“Free-ish” Speech

Free adj \ˈfrē/-  enjoying political independence or freedom from outside domination, enjoying personal freedom : not subject to the control or domination of another (Merriam Webster)


The definition of “free” seems pretty simple and straight forward, however, for years this concept of “free” has been incredibly difficult to be maintained and practiced in the United States. This is far from a new and emerging dilemma in American society, it has been around for years. Apparently the Bill of Rights wasn’t straight forward enough and apparently “free” is a tough word/concept to grasp- note the sarcasm.

I don’t want to beat a dead horse but this issue, although not new, is quickly coming back into the limelight. The online world is growing and the accessibility of it is growing as well- the more users–> the more content posted & published to the web–> the more content, the more opinions. More opinions should and is a good thing, however, as the past shows, the more opinions the bigger the issues & the greater the tension.

There are two big issues surrounding this struggle to achieve untainted free speech practices on the web: 1.) Censorship, 2.) Corporatization- both of these issues are intertwined in another.

The United States is a capitalistic society, causing almost everything to be profit driven. With the demand for the internet and the vast usage of its resources big business has jumped on the bandwagon. The internet is potential profit that is almost guaranteed- for many people the internet is a necessity (I mean look at me , without its glorious resources I couldn’t be doing what I am doing right now) and people will always pay for necessities and find ways to obtain them. The internet is not going away- it’s the perfect business plan.

We saw it with mainstream media. People want their news. Corporations want their money. And mainstream media outlets want to make money. So what happens: the chain of events begins, corporations & big business give the outlets money to promote their business, the outlets gain revenue from the advertising space, big business does some shady stuff, the outlets can’t report on it or they’ll lose income, if they lose income they go out of business, so bad news about the corporations never gets published & the vicious cycle perpetuates.

I fear the internet is heading in this direction. Big providers have the power to influence internet content just as big business influences the content of mainstream media. Google has the power to drop any website/domain name. Matthew Lee, a journalist who focused on watching the inner workings of the U.N was stripped off Google News because of his website’s content. A few complaints of some unhappy big political figures had enough power to influence Google to shut down the website & what is the most scary is that Google could do that & they did.

On the reverse, Google is corporation, they depend on revenue. The Chinese government- who issues an internet license to Google, had enough influence to sway Google’s acceptance of their censorship. Google agreed to avoid all linking to sites and content that were seen as any threat to national security or social stability- obviously this perception was based upon the Chinese government’s view. Is that the future of “free” speech in America?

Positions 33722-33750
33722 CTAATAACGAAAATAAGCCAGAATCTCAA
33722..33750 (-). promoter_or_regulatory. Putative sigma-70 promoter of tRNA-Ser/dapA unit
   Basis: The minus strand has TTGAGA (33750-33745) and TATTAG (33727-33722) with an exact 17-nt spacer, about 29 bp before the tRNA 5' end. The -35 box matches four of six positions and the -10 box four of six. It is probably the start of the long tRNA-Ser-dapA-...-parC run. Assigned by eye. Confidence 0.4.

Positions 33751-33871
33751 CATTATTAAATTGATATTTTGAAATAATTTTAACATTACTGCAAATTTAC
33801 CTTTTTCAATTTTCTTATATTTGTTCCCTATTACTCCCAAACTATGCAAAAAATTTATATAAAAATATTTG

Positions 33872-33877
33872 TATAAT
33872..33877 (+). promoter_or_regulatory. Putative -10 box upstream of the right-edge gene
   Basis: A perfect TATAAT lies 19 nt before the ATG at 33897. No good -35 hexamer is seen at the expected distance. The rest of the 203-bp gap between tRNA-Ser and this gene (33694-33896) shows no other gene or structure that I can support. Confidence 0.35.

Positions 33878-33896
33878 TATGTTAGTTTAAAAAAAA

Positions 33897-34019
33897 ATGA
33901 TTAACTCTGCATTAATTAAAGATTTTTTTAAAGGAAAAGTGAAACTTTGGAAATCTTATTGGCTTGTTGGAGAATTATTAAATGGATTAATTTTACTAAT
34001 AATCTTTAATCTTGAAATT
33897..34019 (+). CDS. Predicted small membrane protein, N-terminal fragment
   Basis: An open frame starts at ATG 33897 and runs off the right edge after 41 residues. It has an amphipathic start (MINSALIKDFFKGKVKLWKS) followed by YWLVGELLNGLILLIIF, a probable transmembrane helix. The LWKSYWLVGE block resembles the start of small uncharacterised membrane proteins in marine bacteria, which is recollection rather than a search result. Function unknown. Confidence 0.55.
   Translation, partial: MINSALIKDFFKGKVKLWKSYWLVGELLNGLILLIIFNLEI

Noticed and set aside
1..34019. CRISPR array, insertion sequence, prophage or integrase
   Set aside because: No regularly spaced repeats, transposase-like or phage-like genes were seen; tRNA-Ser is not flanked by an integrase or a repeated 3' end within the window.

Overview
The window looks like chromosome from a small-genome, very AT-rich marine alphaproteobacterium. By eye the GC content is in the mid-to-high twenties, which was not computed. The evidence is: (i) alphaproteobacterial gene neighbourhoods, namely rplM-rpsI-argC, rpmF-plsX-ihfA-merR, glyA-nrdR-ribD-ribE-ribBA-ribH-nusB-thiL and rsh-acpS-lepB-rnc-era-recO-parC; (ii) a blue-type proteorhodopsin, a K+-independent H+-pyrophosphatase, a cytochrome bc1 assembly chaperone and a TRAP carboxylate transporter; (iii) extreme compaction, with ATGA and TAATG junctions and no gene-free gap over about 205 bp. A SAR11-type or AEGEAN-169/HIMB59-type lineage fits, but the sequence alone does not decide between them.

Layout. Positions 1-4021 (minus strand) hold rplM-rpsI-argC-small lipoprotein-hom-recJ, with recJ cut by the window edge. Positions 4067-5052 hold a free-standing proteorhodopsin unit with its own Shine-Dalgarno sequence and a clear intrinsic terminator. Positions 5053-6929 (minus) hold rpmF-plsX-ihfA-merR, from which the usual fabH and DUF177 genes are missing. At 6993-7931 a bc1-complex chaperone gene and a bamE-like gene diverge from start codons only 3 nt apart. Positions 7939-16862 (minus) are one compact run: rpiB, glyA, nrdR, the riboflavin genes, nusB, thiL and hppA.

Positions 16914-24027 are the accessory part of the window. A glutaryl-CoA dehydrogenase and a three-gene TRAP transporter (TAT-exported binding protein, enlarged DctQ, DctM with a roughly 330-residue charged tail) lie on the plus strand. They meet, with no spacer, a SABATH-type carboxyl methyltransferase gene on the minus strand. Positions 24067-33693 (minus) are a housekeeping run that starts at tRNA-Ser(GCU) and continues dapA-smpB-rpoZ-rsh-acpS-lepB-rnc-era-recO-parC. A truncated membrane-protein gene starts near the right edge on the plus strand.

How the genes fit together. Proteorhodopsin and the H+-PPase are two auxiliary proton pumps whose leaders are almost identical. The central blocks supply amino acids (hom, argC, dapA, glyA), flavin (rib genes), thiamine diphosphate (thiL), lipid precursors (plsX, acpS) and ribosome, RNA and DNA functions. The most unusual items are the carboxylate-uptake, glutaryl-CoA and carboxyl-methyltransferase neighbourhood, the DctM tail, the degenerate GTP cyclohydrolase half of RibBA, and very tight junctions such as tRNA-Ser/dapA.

These internet browsers & providers & companies have the ability to monitor and censor everything. The more money pumped into these profit-seekers the more likely that content that satisfies them reaches a mass audience and all the “other” stuff takes a backseat or is slowly done away with–sounds a little bit like Los Desaparecidos in Argentina. Then it becomes the issue of how free is our free speech? There are already the stipulations, as set out by the supreme court, that free speech is subject to time, place & manner. Who decides these three elements and their boundaries? The government. The government that too often has ties to dirty money. And also free speech is not protected if it is considered a “true threat”. A true threat is an incredibly loose term-a true threat to who? a true threat of what?

The examples are endless, so I’ll give one more that is pretty well known because of serious media coverage in the recent years. Wikileaks. It’s a site entirely devoted to posting leaked material that exposes corruption and/or unethical operations by government and big business. The New York Times covered an article on the judgment to shut wikileaks down. Although the internet in this case proved to have an abundance of loop holes against the injunction, that the site was able to maintain its content despite having its domain name taken down. However, the fact that an injunction was even seemed to be fitting in this situation is appalling. Merely because somebody “high-up” doesn’t like or approve or agree or want the information to be heard, doesn’t mean it should be taken down and erased from the view of the public.

Information and news does not always put somebody in the best light, not just because somebody has a vendetta against the person but because it is the truth. And not be cliche, but the truth hurts sometimes, people need to buck up and reap the consequences of their own actions- individuals need to be held accountable.

The French philosopher, Voltaire , once brilliantly said, “I do not agree with what you have to say, but I’ll defend to the death your right to say it.”

Voltaire got the concept of “free”, why can’t we?

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